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Book Review: Aleks Mickelsen and the Call of the White Raven, by Keira Gillett

Aleks Mickelson and the Call of the White Raven, by Keira Gillett

Aleks Mickelsen and the Call of the White Raven by Keira Gillett

Published by Keira Gillett on April 6, 2018

Series: Zaria Fierce, #5

Genre(s): fiction, adventure, fantasy, young adult

Format & Length: e-book, 286

Source: author

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“Whose white raven is this?”

Aleks Mickelsen is a changeling with diminishing magical powers and a complete nuisance for a new a pet. For the first time in his life, he’s lost. He led his friends to the wrong place. They might joke about there being worse things to face than disorientation, but comparing what Aleks did to the Wild Hunt breathing down their necks (even if the comparison is somewhat favorable) isn’t all that comforting. Hopefully, Aleks can get his head on straight and get them all back on track to fighting Fritjof, otherwise chaos is going to win.

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Book Review: Magpie Murders, by Anthony Horowitz

Magpie Murders, by Anthony Horowitz

Magpie Murders by Anthony Horowitz

Published by HarperCollins Publishers on June 6, 2017 (originally published October 6, 2016)

Series: n/a

Genre(s): fiction, crime, mystery

Format & Length: paperback, 496

Source: purchased

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When editor Susan Ryeland is given the manuscript of Alan Conway’s latest novel, she has no reason to think it will be much different from any of his others. After working with the bestselling crime writer for years, she’s intimately familiar with his detective, Atticus Pünd, who solves mysteries disturbing sleepy English villages. An homage to queens of classic British crime such as Agatha Christie and Dorothy Sayers, Alan’s traditional formula has proved hugely successful. So successful that Susan must continue to put up with his troubling behavior if she wants to keep her job.

Conway’s latest tale has Atticus Pünd investigating a murder at Pye Hall, a local manor house. Yes, there are dead bodies and a host of intriguing suspects, but the more Susan reads, the more she’s convinced that there is another story hidden in the pages of the manuscript: one of real-life jealousy, greed, ruthless ambition, and murder.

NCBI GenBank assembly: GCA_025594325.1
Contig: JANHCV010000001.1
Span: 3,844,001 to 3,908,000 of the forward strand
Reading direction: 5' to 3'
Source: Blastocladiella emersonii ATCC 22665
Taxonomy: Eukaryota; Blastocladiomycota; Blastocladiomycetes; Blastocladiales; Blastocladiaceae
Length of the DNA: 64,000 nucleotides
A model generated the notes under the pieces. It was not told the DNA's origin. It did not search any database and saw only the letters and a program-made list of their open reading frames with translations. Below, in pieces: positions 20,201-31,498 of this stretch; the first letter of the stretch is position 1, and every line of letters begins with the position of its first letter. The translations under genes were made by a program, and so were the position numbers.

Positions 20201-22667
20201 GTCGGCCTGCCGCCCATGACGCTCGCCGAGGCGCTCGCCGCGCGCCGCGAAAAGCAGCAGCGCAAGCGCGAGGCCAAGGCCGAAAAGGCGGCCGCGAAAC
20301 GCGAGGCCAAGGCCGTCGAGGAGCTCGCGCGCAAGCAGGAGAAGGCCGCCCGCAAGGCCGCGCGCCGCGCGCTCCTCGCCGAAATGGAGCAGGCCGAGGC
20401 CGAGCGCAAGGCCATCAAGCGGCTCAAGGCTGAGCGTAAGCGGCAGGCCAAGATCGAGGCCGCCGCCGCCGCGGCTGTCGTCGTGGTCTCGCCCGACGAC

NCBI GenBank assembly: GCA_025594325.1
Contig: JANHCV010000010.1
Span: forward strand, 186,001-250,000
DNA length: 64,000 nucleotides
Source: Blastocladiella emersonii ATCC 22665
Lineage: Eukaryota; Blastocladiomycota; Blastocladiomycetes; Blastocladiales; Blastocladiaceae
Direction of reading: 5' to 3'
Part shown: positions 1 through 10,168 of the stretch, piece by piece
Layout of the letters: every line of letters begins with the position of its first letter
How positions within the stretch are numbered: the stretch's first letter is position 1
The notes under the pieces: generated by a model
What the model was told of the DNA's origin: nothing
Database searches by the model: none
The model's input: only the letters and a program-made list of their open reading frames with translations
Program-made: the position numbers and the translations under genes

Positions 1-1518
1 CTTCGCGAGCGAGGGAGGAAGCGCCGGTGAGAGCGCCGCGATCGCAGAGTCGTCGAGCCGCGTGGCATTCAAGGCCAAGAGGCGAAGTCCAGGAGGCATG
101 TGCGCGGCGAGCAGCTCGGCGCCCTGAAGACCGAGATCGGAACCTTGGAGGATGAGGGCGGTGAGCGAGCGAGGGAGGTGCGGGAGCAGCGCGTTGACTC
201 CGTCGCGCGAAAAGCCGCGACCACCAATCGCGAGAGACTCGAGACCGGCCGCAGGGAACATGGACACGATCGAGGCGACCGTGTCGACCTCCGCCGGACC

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Mini Audiobook Reviews: Themis Files Trilogy

Mini Reviews_ Themis Files Trilogy Header

For this set of mini reviews, I’d like to talk about the Themis Files trilogy. Having heard some fabulous things about these books ever since the release of Sleeping Giants, I’ve been keen to check them out for myself. This science fiction series has a unique premise, as you can see from the blurb below.

An inventive debut in the tradition of World War Z and The Martian, told in interviews, journal entries, transcripts, and news articles, Sleeping Giants is a thriller fueled by a quest for truth—and a fight for control of earthshaking power.
 
A girl named Rose is riding her new bike near her home in Deadwood, South Dakota, when she falls through the earth. She wakes up at the bottom of a square hole, its walls glowing with intricate carvings. But the firemen who come to save her peer down upon something even stranger: a little girl in the palm of a giant metal hand.

Seventeen years later, the mystery of the bizarre artifact remains unsolved—its origins, architects, and purpose unknown. Its carbon dating defies belief; military reports are redacted; theories are floated, then rejected.

But some can never stop searching for answers.

Rose Franklin is now a highly trained physicist leading a top secret team to crack the hand’s code. And along with her colleagues, she is being interviewed by a nameless interrogator whose power and purview are as enigmatic as the provenance of relic. What’s clear is that Rose and her compatriots are on the edge of unraveling history’s most perplexing discovery—and figuring out what it portends for humanity. But once the pieces of the puzzle are in place, will the result prove to be an instrument of lasting peace or a weapon of mass destruction?

Does this sound like your kind of book? Keep reading to see my thoughts!

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Book Review: Fahrenheit 451, by Ray Bradbury

Fahrenheit 451, by Ray Bradbury

Fahrenheit 451 by Ray Bradbury

Published by Simon & Schuster in June 2013 (originally published October 19, 1953)

Series: n/a

Genre(s): fiction, dystopia, science fiction

Format & Length: paperback, 249

Source: purchased

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Sixty years after its publication, Ray Bradbury’s internationally acclaimed novel Fahrenheit 451 stands as a classic of world literature set in a bleak, dystopian future. Today its message has grown more relevant than ever before.

“Fahrenheit 451- The temperature at which book paper catches fire and burns.”

Guy Montag is a fireman. His job is to destroy the most illegal of commodities, the printed book, along with the houses in which they are hidden. Montag never questions the destruction and ruin his actions produce, returning each day to his bland life and wife, Mildred, who spends all day with her television “family.” But when he meets an eccentric young neighbor, Clarisse, who introduces him to a past where people didn’t live in fear and to a present where one sees the world through the ideas in books instead of the mindless chatter of television, Montag begins to question everything he has ever known.

The sixtieth-anniversary edition commemorates Ray Bradbury’s masterpiece with a new introduction by Neil Gaiman; personal essays on the genesis of the novel by the author; a wealth of critical essays and reviews by Nelson Algren, Harold Bloom, Margaret Atwood, and others; rare manuscript pages and sketches from Ray Bradbury’s personal archive; and much more. Here, at last, is the definitive edition of a classic of world literature.